“It’s just literally a dream of going out in an NFL stadium, playing against a team the caliber of Clemson – it gets you anxious,” Maye said. “At the end of the day, it’s why you play the sport of football.”

North Carolina (9-3, 6-2 ACC) opened the season with uncertainty about how much they’d get at quarterback after the departure of star quarterback Sam Howell to the NFL. But Maye beat out Jacolby Criswell in a preseason position battle, then looked nothing like a youngster in his first season as a starter.

He leads the Bowl Subdivision ranks in total offense (373.0 yards per game) and is tied for fourth in FBS with 35 touchdown passes, just two behind national leaders C.J. Stroud of Ohio State and Clayton Tune of Houston.

Maye has also thrown just five interceptions on 440 attempts – a rate of 1.1% in an aggressive offense that pushes the ball downfield – and leads his team in rushing yards.

Clemson coach Dabo Swinney knows plenty about Maye. The Tigers recruited him out of Huntersville, a town about 20 minutes north of Charlotte. Swinney said he expected Maye would end up with the Tar Heels as an instate product.

Maye did so after reversing a commitment to Nick Saban at Alabama.

“He is a very creative player, and a very confident and poised player,” Swinney said.

Maye led UNC to its first-ever 6-0 road record this season – all by seven or fewer points – and the last Coastal Division title in the league’s final year in the two-division format with a win at Wake Forest. But the Tar Heels have followed with losses to Georgia Tech on Nov. 19 and rival North Carolina State.

Those losses were the only games this season Maye hasn’t thrown at least two scoring passes.

Offensive coordinator Phil Longo pointed to N.C. State’s veteran defense giving alternating looks to Maye. Sometimes it was applying more rush pressure to force Maye to get the ball out of his hands. Other times, it was dropping eight players into coverage to force Maye to be patient without as many deep looks.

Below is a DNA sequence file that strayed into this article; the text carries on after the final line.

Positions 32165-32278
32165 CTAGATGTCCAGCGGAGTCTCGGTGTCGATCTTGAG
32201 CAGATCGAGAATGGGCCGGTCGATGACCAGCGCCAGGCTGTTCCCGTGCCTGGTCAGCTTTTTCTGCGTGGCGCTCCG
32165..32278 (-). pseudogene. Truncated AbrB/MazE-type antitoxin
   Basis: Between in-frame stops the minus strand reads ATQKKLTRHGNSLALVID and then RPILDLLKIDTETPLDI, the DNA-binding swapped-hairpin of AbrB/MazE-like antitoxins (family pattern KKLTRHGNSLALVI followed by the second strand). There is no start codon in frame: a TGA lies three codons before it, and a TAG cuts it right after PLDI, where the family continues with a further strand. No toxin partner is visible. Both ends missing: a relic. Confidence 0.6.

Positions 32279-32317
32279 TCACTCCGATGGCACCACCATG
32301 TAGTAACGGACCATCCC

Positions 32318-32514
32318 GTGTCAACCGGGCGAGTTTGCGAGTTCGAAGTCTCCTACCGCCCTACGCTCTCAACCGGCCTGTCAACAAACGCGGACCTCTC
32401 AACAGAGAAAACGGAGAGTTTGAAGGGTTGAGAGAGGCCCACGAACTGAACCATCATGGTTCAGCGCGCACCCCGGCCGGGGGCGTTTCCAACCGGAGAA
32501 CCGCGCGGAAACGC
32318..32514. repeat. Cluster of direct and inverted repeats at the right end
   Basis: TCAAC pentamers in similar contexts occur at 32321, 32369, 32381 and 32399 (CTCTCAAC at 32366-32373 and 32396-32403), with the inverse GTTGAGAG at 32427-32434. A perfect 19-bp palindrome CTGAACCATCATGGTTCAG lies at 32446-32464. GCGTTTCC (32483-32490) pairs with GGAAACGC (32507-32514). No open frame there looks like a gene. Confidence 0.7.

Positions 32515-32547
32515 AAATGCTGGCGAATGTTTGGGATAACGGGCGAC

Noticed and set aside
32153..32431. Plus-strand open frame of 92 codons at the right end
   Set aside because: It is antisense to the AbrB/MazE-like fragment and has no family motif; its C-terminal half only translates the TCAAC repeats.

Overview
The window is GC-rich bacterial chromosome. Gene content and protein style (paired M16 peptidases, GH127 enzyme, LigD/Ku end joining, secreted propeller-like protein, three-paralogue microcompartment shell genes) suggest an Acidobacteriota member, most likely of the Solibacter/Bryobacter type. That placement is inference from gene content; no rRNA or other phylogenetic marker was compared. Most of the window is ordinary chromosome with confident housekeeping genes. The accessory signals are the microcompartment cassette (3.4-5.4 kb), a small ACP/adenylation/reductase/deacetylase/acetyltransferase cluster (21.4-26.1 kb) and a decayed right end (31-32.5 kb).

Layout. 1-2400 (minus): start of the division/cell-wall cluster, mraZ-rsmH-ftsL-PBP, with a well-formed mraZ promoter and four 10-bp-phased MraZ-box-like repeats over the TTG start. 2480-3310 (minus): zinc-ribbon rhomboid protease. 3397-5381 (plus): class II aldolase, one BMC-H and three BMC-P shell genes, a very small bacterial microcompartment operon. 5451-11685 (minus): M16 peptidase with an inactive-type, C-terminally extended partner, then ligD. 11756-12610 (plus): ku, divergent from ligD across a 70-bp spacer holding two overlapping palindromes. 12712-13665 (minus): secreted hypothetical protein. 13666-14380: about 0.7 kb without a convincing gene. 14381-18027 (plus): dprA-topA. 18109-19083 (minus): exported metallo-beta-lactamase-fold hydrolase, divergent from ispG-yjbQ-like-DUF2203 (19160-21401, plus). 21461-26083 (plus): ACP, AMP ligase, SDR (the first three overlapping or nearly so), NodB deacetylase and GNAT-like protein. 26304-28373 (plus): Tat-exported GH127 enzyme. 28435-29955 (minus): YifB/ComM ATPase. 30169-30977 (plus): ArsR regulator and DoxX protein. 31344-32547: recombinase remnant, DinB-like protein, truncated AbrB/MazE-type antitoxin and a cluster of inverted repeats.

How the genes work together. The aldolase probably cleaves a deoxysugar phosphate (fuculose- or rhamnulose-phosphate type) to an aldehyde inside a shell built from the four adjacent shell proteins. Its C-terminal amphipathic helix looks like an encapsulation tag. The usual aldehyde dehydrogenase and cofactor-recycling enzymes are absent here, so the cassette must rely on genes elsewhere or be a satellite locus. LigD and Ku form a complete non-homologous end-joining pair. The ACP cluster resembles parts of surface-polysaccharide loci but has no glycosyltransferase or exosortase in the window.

“Our successful drives, I thought we did a great job of being patient,” Longo said. “And on the drives where we didn’t, I thought we weren’t patient. Maybe we forced a ball or we didn’t adjust our route the way we need to or hit the run where we needed to.

“I wouldn’t be surprised if we get some of that from Clemson,” Longo continued. “I wouldn’t be surprised if we see that more in the future because it’s a way to maybe minimize explosive plays.”

UNC hasn’t won an ACC title since 1980, back when eventual NFL star Lawrence Taylor was the Tar Heels’ All-American linebacker. That was three years before Maye’s father Mark began his career as UNC’s quarterback and eight years before Mack Brown‘s first coaching tenure began in Chapel Hill.

If Maye can lead the Tar Heels past the Tigers, he’ll have a championship run of his own to brag about with his brothers.

One older brother, Cole, was part of Florida’s run to the NCAA baseball title in June 2017. That came roughly three months after another brother, Luke, hit the last-second jumper to send UNC to the Final Four and ultimately win the NCAA men’s basketball title on the way to becoming an unexpected star.

“Team success at the end of the day is what counts in the family, that we brag about,” Maye said. “So I think an ACC championship, that’s a pretty big deal.”